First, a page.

VI. I recommend that all special and general court-martial convictions with subjurisdictional sentences (i.e. confinement of less than a year and no punitive discharge or dismissal) be eligible for military court appellate review.

VII. I recommend a review of the modern day trend, which seems to increase the use, of Correctional Custody Units as a form of non-judicial punishment for enlisted servicemembers in the ranks of E-1 through E-3 to ensure abuses are not occurring and that a system is in place to effectively report alleged abuses without fear of reprisals.

17 May 2009

Australia's Defence White Paper: Looking out for the troops

Earlier this month Australia released it's Defence White Paper which can be found here. I've finally had an opportunity to peruse it. Chapter 14 of the White Paper entitled "People in Defence," starting at page 113, indicates an array of new strategies and programs concerning Australian Defence Force personnel. The report recognizes the need for more Naval personnel and the government will provide funding for 700 additional personnel. Also a new Submarine Sustainability program will be implemented over the next five years to improve support for deployed submariners. The Royal Australian Air Force will face modest growth with flexible employment practices. However, the report lacks specifics in this area.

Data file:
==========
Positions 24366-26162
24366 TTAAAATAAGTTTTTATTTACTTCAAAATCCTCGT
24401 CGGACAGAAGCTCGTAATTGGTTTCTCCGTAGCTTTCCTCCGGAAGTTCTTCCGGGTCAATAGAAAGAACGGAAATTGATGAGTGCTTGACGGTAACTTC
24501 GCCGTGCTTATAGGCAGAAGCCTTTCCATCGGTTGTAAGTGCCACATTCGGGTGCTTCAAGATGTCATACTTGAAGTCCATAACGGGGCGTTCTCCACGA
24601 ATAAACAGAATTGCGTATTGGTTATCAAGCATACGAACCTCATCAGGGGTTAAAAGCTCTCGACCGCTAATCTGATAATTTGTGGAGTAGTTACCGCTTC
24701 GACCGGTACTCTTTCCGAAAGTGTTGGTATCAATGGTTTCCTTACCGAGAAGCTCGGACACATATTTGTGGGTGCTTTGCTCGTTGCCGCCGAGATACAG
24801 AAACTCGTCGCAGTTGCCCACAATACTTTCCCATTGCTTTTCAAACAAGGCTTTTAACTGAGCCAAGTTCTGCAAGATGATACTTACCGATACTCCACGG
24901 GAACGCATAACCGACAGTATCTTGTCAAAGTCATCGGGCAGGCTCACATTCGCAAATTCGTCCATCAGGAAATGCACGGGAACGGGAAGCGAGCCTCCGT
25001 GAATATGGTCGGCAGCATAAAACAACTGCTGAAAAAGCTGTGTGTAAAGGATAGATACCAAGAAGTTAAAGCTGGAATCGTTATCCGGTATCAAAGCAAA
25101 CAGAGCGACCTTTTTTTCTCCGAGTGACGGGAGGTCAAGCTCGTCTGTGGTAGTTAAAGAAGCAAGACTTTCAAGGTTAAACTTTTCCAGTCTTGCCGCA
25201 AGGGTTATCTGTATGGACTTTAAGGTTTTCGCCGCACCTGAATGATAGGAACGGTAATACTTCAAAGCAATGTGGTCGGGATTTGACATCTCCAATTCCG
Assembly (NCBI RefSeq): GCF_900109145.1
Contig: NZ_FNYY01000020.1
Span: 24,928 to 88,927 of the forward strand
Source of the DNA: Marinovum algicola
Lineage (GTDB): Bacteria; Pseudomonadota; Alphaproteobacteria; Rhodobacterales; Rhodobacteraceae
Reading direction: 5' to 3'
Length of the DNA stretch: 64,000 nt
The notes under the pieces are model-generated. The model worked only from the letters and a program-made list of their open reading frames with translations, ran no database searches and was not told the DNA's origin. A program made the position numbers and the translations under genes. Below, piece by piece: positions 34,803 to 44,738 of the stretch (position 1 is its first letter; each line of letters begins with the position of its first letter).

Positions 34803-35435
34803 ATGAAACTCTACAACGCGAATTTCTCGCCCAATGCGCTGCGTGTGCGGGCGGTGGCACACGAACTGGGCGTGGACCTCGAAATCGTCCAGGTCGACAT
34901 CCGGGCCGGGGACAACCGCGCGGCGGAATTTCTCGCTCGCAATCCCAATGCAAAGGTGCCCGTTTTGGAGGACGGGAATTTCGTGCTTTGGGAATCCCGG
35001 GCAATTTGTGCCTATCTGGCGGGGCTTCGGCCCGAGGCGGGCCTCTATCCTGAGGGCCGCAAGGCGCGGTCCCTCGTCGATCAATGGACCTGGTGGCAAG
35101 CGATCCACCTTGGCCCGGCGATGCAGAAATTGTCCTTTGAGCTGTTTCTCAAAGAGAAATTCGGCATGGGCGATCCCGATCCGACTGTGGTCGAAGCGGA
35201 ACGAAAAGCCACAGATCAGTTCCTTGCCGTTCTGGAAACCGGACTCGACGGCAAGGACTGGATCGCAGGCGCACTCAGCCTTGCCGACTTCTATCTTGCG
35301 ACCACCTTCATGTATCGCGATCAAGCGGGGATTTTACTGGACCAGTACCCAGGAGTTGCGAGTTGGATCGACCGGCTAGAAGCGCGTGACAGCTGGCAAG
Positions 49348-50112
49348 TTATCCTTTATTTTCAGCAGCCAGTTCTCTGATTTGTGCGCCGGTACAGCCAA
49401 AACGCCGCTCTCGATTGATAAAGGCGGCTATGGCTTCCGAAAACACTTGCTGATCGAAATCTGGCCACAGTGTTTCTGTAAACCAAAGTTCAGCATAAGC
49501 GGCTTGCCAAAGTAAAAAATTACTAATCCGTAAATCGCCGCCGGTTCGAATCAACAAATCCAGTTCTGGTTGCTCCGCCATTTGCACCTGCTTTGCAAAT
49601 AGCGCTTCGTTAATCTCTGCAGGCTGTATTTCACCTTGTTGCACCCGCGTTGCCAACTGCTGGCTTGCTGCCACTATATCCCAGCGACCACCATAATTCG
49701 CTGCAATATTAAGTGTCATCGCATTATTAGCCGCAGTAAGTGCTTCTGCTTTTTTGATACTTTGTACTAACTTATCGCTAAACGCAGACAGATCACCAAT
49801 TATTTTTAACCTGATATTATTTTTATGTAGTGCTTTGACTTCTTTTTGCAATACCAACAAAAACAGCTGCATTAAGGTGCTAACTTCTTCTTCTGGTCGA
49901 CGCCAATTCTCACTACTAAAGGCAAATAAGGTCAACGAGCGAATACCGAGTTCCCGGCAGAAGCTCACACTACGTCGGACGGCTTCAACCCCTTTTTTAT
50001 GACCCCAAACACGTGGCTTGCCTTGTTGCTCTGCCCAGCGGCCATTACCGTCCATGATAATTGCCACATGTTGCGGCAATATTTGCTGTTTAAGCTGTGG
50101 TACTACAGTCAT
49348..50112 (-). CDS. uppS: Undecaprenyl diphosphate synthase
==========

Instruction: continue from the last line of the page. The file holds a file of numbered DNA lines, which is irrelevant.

An improvement in remuneration for all non-commissioned officers through a new pay structure system will occur. Rates of pay for trainees undertaking longer training periods will be increased with a new allowance. The development of a better housing and accommodation system is on the horizon to reduce the number of anomalies occurring in the present housing and accommodation assistance program.

The ADF will soon implement the recommendations of the independent Review of Mental Health Care in the ADF and Transition through Discharge conducted by Professor David Dunt of the University of Melbourne. Information on the independent review, including the government's response, can be found here. The government claims in the White Paper that it is committed to the best mental health support of its ADF personnel. Given that an independent review of ADF mental health was conducted and a response issued, top brass seem to be taking the issue seriously and making necessary improvements.